Thread Starter


Joined Jun 21, 2023
Hey everybody, first time here!

As a personal project I am implementing a Buck Converter simulation in Python. My basic idea is to give a constant Vs supply and simulate the switch on/switch off steps in each switching period, calculate the increase/decrease in inductor current and calculate an output voltage Vo. The duty cycle is an input and the output voltage Vo should be a result.

I started with a Vo = 0 and Vs = 230V. I expected the current in the inductor to gradually grow until it would reach steady-state operation. However, I am incorrectly updating the Vo, so it remains constant all the way and the current keep growing and growing forever. I based switch on and switch off steps on my notes from the picture:

WhatsApp Image 2023-06-21 at 19.54.28.jpeg

So in my simulation I'm following this process for each step (switch on for instance):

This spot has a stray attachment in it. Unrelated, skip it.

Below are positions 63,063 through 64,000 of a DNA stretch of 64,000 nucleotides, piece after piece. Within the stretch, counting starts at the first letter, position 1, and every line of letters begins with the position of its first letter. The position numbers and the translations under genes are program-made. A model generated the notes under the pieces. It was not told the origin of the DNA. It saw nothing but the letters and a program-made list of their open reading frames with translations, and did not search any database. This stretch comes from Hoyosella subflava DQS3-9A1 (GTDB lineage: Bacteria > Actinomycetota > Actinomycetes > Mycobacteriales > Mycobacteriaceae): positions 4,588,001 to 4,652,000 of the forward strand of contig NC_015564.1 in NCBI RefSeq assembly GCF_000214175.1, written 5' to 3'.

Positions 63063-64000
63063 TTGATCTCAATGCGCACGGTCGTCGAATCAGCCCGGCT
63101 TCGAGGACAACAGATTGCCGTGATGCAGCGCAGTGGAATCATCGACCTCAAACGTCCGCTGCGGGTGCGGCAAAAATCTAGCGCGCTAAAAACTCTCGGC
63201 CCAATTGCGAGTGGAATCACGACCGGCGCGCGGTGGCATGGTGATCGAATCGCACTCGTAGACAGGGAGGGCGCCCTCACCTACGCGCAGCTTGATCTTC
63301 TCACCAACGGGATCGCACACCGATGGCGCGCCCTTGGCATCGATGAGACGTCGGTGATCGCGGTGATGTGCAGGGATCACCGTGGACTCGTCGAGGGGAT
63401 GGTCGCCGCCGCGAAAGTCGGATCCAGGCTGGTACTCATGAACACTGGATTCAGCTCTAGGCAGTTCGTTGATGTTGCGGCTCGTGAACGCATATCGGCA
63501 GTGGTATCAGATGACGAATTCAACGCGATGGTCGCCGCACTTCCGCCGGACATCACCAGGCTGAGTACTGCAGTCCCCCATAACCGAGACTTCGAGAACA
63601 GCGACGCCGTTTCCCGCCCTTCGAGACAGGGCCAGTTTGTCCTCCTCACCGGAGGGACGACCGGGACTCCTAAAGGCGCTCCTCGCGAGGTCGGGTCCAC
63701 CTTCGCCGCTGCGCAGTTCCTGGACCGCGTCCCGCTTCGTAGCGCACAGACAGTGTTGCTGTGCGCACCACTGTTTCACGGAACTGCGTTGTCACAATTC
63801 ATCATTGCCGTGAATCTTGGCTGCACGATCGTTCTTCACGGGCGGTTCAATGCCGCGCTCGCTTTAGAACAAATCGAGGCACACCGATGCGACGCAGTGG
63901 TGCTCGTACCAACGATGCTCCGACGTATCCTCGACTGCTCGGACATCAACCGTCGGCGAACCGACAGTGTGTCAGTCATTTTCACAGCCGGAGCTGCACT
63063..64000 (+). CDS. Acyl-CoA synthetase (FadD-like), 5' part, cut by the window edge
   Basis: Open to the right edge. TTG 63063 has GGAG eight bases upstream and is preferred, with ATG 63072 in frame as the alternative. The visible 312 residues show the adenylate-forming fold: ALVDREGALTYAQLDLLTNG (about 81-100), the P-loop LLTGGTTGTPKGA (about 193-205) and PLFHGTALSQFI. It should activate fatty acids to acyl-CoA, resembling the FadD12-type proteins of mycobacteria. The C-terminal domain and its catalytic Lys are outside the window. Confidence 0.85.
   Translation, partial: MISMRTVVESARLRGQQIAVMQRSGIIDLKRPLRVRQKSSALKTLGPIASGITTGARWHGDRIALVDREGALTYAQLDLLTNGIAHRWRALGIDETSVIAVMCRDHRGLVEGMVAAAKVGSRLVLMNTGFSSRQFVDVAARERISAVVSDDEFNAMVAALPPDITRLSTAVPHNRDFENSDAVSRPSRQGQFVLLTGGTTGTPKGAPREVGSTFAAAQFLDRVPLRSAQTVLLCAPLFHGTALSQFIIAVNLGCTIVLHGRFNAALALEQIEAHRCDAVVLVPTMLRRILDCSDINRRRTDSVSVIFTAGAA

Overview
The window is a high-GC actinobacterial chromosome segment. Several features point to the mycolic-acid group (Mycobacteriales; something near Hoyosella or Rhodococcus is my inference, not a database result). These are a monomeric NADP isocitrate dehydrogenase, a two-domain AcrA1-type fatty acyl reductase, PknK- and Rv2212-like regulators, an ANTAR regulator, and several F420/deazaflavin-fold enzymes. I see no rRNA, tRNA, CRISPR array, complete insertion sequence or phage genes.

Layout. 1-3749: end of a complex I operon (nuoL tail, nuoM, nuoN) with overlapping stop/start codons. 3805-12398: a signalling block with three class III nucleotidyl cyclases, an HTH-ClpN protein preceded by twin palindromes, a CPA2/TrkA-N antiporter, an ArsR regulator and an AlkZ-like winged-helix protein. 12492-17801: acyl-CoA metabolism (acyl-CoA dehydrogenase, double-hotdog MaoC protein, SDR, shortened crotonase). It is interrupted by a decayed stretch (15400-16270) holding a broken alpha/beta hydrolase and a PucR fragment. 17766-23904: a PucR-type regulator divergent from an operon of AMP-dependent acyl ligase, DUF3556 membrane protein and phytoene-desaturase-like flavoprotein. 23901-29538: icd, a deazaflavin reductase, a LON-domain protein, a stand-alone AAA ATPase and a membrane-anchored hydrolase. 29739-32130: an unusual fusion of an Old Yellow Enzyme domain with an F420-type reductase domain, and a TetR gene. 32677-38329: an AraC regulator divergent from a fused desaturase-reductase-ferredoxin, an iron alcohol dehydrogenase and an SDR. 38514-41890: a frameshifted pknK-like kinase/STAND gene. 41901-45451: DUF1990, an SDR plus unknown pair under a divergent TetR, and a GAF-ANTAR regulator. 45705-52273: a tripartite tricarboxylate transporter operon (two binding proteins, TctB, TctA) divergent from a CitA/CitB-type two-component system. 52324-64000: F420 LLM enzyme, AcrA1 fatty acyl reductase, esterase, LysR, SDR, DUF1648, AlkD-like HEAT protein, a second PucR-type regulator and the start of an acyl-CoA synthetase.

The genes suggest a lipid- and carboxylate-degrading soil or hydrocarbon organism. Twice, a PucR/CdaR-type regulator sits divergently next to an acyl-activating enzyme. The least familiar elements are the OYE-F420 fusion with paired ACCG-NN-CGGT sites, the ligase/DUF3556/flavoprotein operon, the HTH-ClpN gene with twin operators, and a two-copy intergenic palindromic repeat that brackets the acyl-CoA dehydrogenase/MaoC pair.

- Calculate the voltage drop in the inductor VL = Vs - Vo
- Calculate the current increase as /\iL = ( VL/ L ) * t_on
- Update the inductor current as iL = iL_past + /\iL

However, since the idea of a Buck Converter is to downstep the voltage, I'm also updating Vo like so:
- VL = L * ( /\iL / t_on )
- Vo = Vs - VL

This is where the Vo does not get updated and remains constant. I understand that I'm using the same formula to calculate iL from Vo and to calculate Vo from iL, so it's obviously redundant and wrong. Can someone help me rethink this? I'm also worried that a capacitor would be necessary in the output side, parallel to Vo.